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This article was published 16/7/2013 (1796 days ago), so information in it may no longer be current.
A landmark American court case could end up paying dividends for Winnipeggers who believe they've been slandered by a salacious gossip website.
Brian Bowman, a Winnipeg business lawyer who specializes in privacy issues, told the Free Press his firm has already been contacted by several people who've had the dubious distinction of being featured on thedirty.com.
They want to know how last week's jury verdict against "the Dirty" might affect them.
"This certainly made me perk up. It's almost certainly a step in the right direction. I really want to see how this will impact Canadians," said Bowman.
"Time is going to tell. We're going to be analyzing this decision in greater detail to see how it may impact the representation of our clients. I'm sure other Canadian lawyers that practise in social media law and defamation will be doing the same thing."
'This website is really dedicated to allowing people to defame other people. They've escaped liability up until now'— Winnipeg lawyer Brian Bowman
The case in question involves a former Cincinnati Bengals cheerleader who won her defamation lawsuit and was awarded $338,000 in damages after a jury in a civil court case found posts about her on the website were false and defamatory.
U.S.jurors also found website operator Nik Richie acted with "malice or reckless disregard" in allowing for the posting of anonymous submissions about Sarah Jones that claimed she had sex with the entire football team and was carrying two sexually transmitted diseases.
Richie said the posters were simply abiding by their right to free speech, but jurors disagreed in a decision Jones's lawyer said could pave the way for many similar suits.
Richie said he will appeal.
"This website is really dedicated to allowing people to defame other people. They've escaped liability up until now," Bowman told the Free Press.
He said many Winnipeg clients have been looking for a way to go after the Dirty website.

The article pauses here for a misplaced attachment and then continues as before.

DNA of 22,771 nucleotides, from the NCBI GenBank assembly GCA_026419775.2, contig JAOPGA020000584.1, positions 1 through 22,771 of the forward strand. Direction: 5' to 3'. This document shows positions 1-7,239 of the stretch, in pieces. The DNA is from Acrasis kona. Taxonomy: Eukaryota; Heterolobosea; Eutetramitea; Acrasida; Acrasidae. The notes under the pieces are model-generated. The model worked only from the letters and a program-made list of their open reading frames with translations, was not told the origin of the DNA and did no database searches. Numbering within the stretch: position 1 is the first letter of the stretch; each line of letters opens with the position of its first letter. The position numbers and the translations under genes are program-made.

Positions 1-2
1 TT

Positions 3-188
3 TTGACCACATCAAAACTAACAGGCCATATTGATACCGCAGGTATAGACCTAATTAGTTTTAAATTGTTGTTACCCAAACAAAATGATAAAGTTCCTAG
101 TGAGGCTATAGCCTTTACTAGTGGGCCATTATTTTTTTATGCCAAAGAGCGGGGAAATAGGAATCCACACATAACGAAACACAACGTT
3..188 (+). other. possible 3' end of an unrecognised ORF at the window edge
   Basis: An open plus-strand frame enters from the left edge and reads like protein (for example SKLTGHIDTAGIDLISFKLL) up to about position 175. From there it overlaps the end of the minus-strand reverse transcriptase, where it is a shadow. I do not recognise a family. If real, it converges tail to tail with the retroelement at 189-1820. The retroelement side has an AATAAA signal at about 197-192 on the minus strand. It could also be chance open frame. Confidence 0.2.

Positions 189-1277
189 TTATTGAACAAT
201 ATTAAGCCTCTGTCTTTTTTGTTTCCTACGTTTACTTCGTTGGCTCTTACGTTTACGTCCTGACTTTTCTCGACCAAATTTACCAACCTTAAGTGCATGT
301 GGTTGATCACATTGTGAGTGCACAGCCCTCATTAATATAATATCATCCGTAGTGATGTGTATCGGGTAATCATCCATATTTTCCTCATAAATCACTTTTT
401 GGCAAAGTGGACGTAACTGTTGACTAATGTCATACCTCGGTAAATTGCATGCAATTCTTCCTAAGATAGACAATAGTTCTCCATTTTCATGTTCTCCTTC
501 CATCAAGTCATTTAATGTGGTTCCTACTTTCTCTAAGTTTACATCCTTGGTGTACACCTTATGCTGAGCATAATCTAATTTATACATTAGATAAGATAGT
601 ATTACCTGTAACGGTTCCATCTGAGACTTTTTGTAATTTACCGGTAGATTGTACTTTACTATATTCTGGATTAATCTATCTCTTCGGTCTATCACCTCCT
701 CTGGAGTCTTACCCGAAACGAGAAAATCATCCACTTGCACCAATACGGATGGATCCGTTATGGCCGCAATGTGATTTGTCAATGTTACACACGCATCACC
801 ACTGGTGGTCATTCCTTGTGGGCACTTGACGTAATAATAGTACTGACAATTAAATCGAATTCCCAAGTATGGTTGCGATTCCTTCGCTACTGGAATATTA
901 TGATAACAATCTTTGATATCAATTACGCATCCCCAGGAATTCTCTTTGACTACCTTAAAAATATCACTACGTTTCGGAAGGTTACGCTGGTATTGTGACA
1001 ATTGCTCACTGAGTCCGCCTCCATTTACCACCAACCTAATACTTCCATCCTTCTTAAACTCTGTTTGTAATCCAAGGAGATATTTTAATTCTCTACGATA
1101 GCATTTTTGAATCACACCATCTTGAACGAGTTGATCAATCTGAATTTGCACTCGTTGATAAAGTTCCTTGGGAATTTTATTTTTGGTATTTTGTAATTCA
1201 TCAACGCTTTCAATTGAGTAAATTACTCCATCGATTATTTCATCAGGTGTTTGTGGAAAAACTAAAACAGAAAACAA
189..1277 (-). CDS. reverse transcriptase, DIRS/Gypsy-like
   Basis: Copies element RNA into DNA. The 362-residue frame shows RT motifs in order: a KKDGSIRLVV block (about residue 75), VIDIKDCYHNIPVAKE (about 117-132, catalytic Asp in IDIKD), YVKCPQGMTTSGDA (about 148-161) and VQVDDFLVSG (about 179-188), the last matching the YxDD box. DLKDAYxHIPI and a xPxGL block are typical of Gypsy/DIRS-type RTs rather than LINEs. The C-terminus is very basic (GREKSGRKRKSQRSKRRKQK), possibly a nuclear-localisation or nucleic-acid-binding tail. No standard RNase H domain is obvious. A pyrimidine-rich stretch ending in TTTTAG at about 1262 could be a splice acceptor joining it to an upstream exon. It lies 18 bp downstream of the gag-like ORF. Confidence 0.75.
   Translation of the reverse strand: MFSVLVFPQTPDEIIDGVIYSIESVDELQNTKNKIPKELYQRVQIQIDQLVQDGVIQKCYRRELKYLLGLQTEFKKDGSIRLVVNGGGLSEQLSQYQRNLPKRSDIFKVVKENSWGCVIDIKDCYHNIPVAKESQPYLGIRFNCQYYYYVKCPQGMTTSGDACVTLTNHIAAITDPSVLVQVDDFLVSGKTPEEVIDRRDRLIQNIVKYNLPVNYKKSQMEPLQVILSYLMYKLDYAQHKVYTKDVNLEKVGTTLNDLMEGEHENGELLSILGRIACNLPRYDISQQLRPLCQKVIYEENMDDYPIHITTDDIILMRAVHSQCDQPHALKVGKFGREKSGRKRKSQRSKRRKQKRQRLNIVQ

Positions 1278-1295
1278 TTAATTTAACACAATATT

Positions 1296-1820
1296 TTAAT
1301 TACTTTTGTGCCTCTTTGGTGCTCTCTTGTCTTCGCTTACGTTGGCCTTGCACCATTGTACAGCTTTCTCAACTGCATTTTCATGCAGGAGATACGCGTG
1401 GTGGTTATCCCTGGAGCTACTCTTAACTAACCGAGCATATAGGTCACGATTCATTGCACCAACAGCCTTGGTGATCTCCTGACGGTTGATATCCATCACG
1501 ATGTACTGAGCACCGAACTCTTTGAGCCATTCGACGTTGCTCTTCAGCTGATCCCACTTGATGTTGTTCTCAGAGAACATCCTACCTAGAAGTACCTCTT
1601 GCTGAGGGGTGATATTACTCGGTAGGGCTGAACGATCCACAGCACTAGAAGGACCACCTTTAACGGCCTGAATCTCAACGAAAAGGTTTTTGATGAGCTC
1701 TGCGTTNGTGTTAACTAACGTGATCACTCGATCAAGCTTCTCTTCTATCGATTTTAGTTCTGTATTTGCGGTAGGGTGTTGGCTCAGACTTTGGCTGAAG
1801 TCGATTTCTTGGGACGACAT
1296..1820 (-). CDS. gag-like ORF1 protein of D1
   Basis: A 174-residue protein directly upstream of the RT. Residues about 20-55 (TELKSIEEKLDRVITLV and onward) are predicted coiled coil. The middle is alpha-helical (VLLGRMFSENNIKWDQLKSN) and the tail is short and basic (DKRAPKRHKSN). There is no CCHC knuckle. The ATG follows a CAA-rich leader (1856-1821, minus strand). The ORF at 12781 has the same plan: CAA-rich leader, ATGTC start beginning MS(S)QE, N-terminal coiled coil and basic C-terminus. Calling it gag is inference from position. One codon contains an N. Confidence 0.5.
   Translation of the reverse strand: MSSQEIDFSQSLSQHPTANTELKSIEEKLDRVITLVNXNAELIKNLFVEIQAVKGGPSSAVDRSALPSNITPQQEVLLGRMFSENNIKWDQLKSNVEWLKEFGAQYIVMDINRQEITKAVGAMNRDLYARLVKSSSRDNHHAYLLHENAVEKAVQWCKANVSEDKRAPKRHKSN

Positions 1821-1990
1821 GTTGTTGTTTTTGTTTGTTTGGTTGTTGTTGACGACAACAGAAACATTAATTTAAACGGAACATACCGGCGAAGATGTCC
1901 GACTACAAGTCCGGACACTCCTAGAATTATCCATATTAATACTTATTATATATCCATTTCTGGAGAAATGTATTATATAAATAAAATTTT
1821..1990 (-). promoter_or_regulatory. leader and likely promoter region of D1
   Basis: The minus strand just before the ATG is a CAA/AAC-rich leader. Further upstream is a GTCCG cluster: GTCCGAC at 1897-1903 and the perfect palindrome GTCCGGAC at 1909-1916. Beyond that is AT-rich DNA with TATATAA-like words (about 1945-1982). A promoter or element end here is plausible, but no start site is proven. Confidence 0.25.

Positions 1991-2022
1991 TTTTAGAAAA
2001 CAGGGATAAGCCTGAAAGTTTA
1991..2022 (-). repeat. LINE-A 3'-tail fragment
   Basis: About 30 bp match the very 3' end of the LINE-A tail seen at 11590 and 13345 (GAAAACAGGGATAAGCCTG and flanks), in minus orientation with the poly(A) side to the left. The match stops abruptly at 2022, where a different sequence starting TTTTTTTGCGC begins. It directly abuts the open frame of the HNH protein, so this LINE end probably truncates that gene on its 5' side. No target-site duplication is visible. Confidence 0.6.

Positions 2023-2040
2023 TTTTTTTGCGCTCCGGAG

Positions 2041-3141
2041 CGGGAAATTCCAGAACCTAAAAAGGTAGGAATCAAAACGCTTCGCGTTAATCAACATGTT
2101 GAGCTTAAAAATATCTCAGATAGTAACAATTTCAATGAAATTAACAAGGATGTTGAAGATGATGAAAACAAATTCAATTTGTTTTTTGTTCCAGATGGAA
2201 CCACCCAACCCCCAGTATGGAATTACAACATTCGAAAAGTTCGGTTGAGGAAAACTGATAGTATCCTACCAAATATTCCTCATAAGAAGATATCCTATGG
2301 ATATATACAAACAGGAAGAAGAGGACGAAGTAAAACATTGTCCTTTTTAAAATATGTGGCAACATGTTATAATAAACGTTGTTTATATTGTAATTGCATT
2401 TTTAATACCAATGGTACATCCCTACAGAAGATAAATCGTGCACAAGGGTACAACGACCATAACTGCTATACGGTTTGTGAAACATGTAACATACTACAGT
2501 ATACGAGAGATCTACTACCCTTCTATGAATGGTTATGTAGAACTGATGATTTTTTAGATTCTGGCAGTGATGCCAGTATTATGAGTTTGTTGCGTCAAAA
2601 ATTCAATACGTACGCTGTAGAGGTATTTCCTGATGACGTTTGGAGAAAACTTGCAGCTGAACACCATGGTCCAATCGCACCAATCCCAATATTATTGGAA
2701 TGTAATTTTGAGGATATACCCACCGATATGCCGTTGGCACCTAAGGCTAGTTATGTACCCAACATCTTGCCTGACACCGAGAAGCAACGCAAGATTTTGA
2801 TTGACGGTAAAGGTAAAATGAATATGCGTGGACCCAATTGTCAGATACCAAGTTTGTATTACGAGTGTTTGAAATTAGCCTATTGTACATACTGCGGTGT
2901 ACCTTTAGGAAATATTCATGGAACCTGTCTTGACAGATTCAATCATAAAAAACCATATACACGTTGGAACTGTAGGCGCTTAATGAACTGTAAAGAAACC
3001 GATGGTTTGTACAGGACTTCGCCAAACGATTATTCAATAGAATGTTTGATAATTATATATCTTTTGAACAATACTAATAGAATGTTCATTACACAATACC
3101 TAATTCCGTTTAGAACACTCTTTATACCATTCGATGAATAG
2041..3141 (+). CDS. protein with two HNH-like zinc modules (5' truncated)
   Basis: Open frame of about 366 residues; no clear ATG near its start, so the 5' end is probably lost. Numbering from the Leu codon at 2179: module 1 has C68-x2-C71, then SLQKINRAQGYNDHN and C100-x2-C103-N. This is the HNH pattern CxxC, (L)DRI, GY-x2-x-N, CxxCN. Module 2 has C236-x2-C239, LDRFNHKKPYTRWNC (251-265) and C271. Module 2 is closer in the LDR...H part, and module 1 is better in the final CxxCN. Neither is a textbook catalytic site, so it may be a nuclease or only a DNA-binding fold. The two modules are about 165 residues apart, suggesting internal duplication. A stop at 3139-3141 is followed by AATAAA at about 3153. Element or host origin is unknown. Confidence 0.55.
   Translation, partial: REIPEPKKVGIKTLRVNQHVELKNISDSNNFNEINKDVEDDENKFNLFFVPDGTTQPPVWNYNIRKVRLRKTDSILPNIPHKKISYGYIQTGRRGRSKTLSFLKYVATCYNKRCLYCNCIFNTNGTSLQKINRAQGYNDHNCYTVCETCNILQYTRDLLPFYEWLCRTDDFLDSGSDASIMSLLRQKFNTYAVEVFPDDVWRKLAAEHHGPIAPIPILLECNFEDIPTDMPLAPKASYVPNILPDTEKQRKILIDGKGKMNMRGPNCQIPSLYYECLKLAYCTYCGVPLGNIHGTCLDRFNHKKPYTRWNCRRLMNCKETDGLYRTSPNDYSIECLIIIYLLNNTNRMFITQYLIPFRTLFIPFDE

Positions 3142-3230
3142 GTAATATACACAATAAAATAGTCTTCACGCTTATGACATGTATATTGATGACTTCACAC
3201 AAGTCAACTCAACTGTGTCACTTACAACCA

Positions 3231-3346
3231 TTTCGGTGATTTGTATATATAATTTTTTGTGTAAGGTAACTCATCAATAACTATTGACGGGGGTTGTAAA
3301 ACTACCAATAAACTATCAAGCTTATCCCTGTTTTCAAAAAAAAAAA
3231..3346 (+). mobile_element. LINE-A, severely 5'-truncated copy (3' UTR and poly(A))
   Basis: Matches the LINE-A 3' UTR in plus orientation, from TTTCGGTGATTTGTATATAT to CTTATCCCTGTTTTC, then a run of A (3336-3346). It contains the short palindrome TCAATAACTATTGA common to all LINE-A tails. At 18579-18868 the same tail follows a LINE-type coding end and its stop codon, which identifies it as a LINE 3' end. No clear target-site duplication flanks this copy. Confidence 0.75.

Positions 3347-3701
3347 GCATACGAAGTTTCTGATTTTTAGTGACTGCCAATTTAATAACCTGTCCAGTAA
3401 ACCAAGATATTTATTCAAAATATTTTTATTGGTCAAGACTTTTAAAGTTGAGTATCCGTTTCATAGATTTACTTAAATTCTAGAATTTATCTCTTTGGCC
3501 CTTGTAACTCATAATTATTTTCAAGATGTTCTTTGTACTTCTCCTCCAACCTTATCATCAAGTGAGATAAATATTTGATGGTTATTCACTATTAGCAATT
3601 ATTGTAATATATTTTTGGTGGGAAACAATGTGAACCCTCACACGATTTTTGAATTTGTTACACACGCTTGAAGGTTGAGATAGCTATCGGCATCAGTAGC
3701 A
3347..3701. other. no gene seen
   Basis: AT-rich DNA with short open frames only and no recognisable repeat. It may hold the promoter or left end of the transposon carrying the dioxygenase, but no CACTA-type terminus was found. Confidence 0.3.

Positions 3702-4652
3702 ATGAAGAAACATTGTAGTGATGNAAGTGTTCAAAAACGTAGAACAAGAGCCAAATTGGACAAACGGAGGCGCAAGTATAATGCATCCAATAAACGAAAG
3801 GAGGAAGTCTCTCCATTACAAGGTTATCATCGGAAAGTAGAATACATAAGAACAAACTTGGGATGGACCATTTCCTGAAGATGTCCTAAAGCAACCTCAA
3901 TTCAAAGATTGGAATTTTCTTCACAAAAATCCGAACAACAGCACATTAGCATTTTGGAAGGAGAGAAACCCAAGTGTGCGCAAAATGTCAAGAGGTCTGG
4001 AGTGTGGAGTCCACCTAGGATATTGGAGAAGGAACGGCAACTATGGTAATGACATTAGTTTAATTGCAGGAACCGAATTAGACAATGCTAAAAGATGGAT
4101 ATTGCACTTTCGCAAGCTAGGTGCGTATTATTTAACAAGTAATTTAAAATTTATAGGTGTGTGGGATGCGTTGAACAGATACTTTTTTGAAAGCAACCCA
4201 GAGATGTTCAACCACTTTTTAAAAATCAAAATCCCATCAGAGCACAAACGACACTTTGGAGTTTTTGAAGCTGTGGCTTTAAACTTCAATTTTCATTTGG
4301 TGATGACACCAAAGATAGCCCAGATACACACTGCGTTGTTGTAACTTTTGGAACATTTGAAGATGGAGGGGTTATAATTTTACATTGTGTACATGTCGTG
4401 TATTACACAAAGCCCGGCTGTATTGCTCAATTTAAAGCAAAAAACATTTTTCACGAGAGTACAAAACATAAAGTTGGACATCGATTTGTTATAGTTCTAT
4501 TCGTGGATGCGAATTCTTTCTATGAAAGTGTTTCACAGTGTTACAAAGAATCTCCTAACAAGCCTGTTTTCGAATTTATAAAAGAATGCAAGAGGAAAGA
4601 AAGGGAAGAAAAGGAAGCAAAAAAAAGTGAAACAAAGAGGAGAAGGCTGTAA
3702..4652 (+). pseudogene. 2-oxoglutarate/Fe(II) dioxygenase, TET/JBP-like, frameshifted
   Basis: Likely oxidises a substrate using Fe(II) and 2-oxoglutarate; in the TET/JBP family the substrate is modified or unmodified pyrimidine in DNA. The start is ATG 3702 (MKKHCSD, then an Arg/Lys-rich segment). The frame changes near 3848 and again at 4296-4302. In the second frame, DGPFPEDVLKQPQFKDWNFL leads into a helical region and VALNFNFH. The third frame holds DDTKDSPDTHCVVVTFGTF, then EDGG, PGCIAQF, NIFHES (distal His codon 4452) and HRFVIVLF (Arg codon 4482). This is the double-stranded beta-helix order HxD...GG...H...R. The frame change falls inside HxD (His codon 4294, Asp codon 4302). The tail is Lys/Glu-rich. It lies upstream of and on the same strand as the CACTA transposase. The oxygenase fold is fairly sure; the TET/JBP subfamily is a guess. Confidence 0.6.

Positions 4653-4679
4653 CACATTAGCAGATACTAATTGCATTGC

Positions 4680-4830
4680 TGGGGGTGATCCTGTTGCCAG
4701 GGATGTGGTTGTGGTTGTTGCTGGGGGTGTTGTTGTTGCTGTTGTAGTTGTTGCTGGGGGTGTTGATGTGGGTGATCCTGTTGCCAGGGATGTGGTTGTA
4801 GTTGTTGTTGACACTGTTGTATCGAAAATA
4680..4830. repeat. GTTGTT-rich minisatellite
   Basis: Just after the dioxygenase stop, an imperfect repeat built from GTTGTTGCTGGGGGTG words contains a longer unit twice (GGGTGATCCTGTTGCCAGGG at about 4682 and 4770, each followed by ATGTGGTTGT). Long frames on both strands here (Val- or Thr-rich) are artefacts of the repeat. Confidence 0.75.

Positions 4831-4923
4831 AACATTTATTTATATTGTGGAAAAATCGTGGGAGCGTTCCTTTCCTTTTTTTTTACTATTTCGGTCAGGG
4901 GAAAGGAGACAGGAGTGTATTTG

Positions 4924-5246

A search of the Arizona-based website shows Winnipeg is one of 22 featured Canadian cities. There are hundreds of local men and women included on the local site, with thousands of mostly anonymous comments stemming from the posts.
Pictures of the subjects are often included and the material is blunt.
"She is the biggest junkie around who does c*ke and pills in front of her inbred kid," reads one recent post about a young Winnipeg woman.
"This fall-down mother can't take care of her kids (cause) she's passed out drunk or trying to break into her parents house to steal more booze," claims another.
"This girl ends up having a new boyfriend every week and I found out from her exes that she always cheats and when she sleeps with other guys she never uses a condom!" screams a third.
There are numerous similar examples filling the pages. Some of the additional comments are even more biting and include racial slurs.
"People are being harmed by it. We have spoken with local clients who know people are using this website because it's a safe haven for defamatory content," said Bowman.
And while finding the anonymous posters may be next to impossible, last week's decision opens the door to go directly after the website owner.
Richie's lawyer, David Gingras, argued at trial the website is protected under the U.S. federal Communications Decency Act.
Part of that law was intended to provide immunity to website publishers from liability for content that comes from third parties.
Gingras argued holding Richie responsible for posts created by a third party would have a negative effect on free speech for other people and other websites.
Jones's attorney, Eric Deters, told jurors they could help put an end to cyberbullying by awarding damages that would send a message to Richie and others they should be careful about what they post.
Jones also had said she hopes the jury would award damages large enough to force the website to shut down to prevent other people from being hurt by it.
— with files from The Associated Press
Mike McIntyre grew up wanting to be a professional wrestler. But when that dream fizzled, he put all his brawn into becoming a professional writer.